Seeing with the eyes of the saints

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Photo of Blessed Clelia Merloni's reading glasses on display in her bedroom in the Generalate of the Apostles of the Sacred Heart of Jesus in Rome, Italy. (Sr. Doretta Jean D'Albero)
Photo of Blessed Clelia Merloni's reading glasses on display in her bedroom in the Generalate of the Apostles of the Sacred Heart of Jesus in Rome, Italy. (Sr. Doretta Jean D'Albero)

November is a great month for saints. We celebrated the universal call to holiness with the solemnity of All Saints — particularly those hidden and unrecognized saints — on the first day of the month. Throughout November the universal and local church acknowledges the countless men and women who lived in imitation of Jesus.

A few examples: All Saints and Blessed of the Society of Jesus (Nov. 5); All Saints of Ireland; All Saints of Africa (both on Nov. 6); All Saints of Wales (Nov. 8). The list continues with the feast of All Saints of the Benedictine and Cistercian Orders (Nov. 13) and All Saints of the Carmelite Order (Nov. 14). Later still (Nov. 24), we have the memorial of St. Andrew Dũng-Lạc and his over 100 companions. We have "so great a cloud of witnesses" (Hebrews 12:1) to inspire and encourage us!

A lesser-known celebration in November would be that of Blessed Clelia Merloni (Nov. 20). Beatified just three years ago, Blessed Clelia is the foundress of my religious community, the Apostles of the Sacred Heart of Jesus. Her vision, her way of seeing the world, shapes who I am today as a religious sister. Together with more than 800 of her spiritual daughters worldwide, I carry a small flame of that charism which impels me make the Sacred Heart of Jesus better known, loved and served.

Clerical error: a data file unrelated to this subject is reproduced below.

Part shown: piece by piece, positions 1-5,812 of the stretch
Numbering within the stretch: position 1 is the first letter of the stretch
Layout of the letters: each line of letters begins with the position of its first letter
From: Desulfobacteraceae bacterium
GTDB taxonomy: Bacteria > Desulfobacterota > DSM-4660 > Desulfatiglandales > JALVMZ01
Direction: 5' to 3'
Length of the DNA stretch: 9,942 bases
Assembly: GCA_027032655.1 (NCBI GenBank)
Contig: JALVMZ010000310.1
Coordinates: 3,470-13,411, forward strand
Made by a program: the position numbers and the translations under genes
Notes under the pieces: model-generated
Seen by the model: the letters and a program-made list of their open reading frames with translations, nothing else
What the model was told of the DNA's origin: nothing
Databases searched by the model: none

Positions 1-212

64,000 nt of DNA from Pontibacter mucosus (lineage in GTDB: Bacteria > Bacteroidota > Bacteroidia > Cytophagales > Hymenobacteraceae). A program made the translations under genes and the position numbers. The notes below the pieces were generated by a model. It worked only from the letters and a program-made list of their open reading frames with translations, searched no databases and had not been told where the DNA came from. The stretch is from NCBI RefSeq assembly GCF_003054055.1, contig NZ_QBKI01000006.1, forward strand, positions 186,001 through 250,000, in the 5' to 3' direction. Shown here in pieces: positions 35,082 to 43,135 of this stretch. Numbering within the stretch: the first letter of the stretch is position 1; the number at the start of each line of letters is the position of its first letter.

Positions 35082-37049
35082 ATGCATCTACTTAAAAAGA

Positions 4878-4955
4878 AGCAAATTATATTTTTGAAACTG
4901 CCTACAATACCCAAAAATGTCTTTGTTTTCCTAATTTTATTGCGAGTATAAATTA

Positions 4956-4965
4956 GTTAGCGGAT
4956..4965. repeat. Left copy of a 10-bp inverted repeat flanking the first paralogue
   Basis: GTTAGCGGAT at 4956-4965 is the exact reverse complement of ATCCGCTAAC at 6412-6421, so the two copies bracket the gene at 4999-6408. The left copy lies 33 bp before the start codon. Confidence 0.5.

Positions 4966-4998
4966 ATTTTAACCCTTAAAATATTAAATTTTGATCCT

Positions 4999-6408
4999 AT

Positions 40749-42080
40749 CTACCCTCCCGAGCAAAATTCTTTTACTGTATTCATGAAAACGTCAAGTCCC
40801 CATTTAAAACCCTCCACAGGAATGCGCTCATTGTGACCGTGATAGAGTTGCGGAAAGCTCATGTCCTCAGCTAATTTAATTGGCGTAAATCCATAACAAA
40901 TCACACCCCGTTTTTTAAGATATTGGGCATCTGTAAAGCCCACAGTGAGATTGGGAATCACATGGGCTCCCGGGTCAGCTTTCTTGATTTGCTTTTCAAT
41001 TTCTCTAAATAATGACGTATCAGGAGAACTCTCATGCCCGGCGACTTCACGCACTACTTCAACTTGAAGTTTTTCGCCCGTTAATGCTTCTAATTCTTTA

This coming July (2022), my sisters from across the globe will gather in Italy for our 18th general chapter. We have been praying daily in preparation for this Spirit-led event which helps us to reexamine our charism and focus our future. The prayer in anticipation of this multi-day meeting has the theme "Love with the Heart of Christ – see with the eyes of Clelia." Loving with the Heart of Christ seems somewhat self-explanatory (not necessarily easy!): Love like Jesus. Love my neighbor; love my enemy. Go to the margins.

Reflecting on "see with the eyes of Clelia" gave me greater pause. How is Blessed Clelia inviting me to see the world through her eyes?

Clelia Merloni (1861-1930) was a woman of wide horizons. Nothing was out of the question for her if it could help someone know Jesus! To see with the eyes of Clelia, I asked myself, Who did she see? Firstly, she saw souls! She saw the dignity of each person, loved by God, before her. In Italy at the turn of the 19th century, she saw plenty who persecuted the church, including her father. Before her were orphans and uneducated children in need of care and religious instruction. She saw Italians emigrating to Brazil and the United States in hope of a better life.

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"Il Progetto di Dio per Clelia" ("God's Plan for Clelia") painting by Giusseppe Antonio Lomuscio (Courtesy of the artist and Apostles of the Sacred Heart of Jesus)